Asakusa, which was once touted as the leading red light district and home to various kabuki theaters is a home to various temples and shrines, such as Tokyo’s ancient Buddhist temple, the Senso-ji, and other attractions that have withstood the test of time. Locals will surely feel a tinge of nostalgia while foreigners, young or old, might have an adrenalin surge once they visit Japan’s oldest amusement park, Hanayashiki, founded in 1853. Other attractions, natural and man-made, that will surely captivate and wow tourists include an array of izakayas, ryokans, the sight of geishas and enthralling performances at the Asakusa Engei Hall.
While the attractions in Asakusa are truly a feast to the eyes and will satisfy your hunger for culture and entertainment, the district is also a haven of gustatory treats that will definitely delight your senses and fill your hungry tummy. Here Asakusa food guide presents some of the dishes that you might want to sink your teeth in while in Asakusa.
Dojo: Similar to unagi, or ocean-dwelling freshwater eel, dojo is an eel-like freshwater fish thriving in the muddy rivers and ponds in Japan. Asakusa hosts restaurants that serves dojo the traditional way, dojo is simmered in sake and is slow-cooked over charcoal fire. Though the population of the said fish has decreased over time, still this dish is considered to be one of the locals’ top favorites.
Hoppy beer and yakitori: For those who would like to unwind and have a drink or two with friends, you are in for some treat at Hoppi Street. Tourists may find working-class locals capping off their workday in one of the izakayas along the street enjoying some yakitori (grilled chicken), which is best paired with ice-cold Hoppy beer. As they say, when in Rome, do as the Romans do. Trying out this izakayas and their offerings will give you a vibe of the life of locals in Asakusa.
Monjayaki: Craving for okonomiyaki? Asukasa’s version, the monjayaki, a pancake-batter with ingredients that you can mix and match such as beef, vegetables, fish, cheese, etc. It has variants that can cater to both vegans and those who love their meats. The fun part? You can get to cook it using tiny spatulas on a hot teppan grill for added experience.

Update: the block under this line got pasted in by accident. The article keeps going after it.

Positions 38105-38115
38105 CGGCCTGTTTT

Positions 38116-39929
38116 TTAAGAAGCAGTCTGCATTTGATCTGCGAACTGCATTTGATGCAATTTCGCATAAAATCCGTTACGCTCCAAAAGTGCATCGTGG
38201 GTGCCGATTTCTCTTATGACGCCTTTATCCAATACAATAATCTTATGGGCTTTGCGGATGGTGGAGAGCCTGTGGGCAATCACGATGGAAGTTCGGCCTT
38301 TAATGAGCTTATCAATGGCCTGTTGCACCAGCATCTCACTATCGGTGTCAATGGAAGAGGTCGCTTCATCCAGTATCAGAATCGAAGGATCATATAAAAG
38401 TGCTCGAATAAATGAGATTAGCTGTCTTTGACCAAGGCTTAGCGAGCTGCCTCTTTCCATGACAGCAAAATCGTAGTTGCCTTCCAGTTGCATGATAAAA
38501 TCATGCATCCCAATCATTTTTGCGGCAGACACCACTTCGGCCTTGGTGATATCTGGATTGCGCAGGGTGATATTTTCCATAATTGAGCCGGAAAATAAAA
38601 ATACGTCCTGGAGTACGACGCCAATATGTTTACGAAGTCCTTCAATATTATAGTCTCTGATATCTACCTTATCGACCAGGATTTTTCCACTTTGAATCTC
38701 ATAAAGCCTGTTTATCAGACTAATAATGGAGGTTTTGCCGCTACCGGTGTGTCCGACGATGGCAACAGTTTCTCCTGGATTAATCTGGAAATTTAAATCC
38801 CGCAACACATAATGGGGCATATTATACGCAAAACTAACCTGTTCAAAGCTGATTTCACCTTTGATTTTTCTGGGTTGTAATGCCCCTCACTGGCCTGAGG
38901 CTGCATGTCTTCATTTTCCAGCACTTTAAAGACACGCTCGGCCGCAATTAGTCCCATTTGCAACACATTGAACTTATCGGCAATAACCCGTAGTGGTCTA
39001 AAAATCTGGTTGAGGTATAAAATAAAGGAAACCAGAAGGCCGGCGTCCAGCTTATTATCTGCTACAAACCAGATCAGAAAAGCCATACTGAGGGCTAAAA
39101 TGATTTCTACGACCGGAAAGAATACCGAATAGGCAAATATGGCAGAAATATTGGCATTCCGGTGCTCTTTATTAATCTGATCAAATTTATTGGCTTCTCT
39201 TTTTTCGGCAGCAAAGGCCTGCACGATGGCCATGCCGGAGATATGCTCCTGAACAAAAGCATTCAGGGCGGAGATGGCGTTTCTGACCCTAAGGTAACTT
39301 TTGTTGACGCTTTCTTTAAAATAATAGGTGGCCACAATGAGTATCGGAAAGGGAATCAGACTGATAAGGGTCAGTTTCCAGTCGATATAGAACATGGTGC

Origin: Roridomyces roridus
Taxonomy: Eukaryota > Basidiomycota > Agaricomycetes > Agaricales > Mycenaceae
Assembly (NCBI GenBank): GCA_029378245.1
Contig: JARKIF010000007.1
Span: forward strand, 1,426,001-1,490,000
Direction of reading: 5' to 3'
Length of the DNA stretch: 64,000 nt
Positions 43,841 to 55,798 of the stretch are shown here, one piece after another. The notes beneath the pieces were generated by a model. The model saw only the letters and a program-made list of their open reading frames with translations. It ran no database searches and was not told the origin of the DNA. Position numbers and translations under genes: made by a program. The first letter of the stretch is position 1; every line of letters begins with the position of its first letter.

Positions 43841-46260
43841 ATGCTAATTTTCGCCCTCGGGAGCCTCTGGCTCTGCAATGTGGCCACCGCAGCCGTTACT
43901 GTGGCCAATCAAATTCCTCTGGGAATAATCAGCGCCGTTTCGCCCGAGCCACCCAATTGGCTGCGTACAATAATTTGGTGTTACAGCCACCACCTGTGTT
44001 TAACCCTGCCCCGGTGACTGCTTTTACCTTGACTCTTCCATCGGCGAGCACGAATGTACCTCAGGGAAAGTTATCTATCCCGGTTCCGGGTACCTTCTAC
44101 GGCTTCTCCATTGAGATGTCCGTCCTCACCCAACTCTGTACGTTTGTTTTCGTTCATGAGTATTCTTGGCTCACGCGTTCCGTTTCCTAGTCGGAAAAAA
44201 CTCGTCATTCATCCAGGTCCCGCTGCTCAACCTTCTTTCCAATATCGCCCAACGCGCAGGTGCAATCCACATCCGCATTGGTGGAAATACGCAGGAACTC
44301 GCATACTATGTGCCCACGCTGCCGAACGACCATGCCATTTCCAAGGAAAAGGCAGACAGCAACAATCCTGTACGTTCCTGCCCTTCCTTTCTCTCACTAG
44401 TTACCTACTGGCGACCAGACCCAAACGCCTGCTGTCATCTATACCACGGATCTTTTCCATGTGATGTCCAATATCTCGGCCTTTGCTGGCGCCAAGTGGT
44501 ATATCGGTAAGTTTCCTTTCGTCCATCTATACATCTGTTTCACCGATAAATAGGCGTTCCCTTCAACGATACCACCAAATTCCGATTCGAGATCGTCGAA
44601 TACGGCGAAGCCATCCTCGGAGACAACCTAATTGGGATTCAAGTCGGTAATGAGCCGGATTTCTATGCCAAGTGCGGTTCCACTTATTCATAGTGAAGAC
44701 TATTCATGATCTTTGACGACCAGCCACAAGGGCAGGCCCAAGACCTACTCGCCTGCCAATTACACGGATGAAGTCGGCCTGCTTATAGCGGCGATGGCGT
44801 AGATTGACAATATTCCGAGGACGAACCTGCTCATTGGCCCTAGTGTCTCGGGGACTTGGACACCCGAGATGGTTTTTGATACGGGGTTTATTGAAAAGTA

Age-Manju: Asakusa gives manju, a Japanese confection which is typically steamed and filled with red bean filling, a twist by coating it with tempura-like batter and deep frying it to perfection for a quick go-to snack.
Kuri zenzai: Adding up to the list of must-try desserts in Asakusa is kuri zenzai, or red bean soup with chestnuts. It has been said that the red bean soup is made by artisans who have perfected the art of making anko or red bean paste.
Senbei: Another familiar sweet treat in Asakusa are senbei or rice crackers that comes in different flavors and are also a sight to behold since it is usually served freshly grilled at the storefront. The waft of its delicious scent will surely make you want to try one.
Dorayaki: Who would have thought that the world-famous character was named after a well-loved sweet treat in Asakusa, the Dorayaki or Japanese pancakes stuffed with sweet bean paste stuffing. Fluffy pancakes and sweet filling? No wonder that even Doraemon cannot get over with its taste.
Kibi Dango: Japanese dumplings, anyone? Sudden dumpling craving is not a problem for Asakusa has its well-known street food, the Kibi Dango, a food which dates back during the Edo period which is made of millet and mochi rice flour, boiled, and then coated with soy bean powder. It is best paired with cold matcha green tea or amazake (Japanese rice wine with little or no alcohol).
Melon Pan: This Japanese bread, which is considered to be melon-like in appearance and almost the size of an open fist, has a crispy outside layer—similar to a cookie. Don’t let the size deceive you for its melt-in-your-mouth taste leave you munching the entire bread.
Ice cream: Beat the summer heat in Asakusa with ice cream with a wide variety of flavors to choose from like matcha, black sesame, sweet potato, and sake. Those who love to experiment with their food flavors will absolutely enjoy the flavor choices of this cold and creamy treat.
Asakusa is indeed not just a place of entertainment. It is also a venue of sweet and savory dishes that will keep your tummy satisfied and your energy restored. ‘Till our next Japan food adventure.
Aleli is a wanderlust whose main itinerary is to culture soak in the places that she sets foot on, sinking her teeth in the gustatory offerings that the place has to offer and knowing the story behind it. Food for her is a marriage of the sights, sounds, smells, and tastes of the rich history of every city she explores and uses the pen as her tool to share to the world each unique experience she unravels.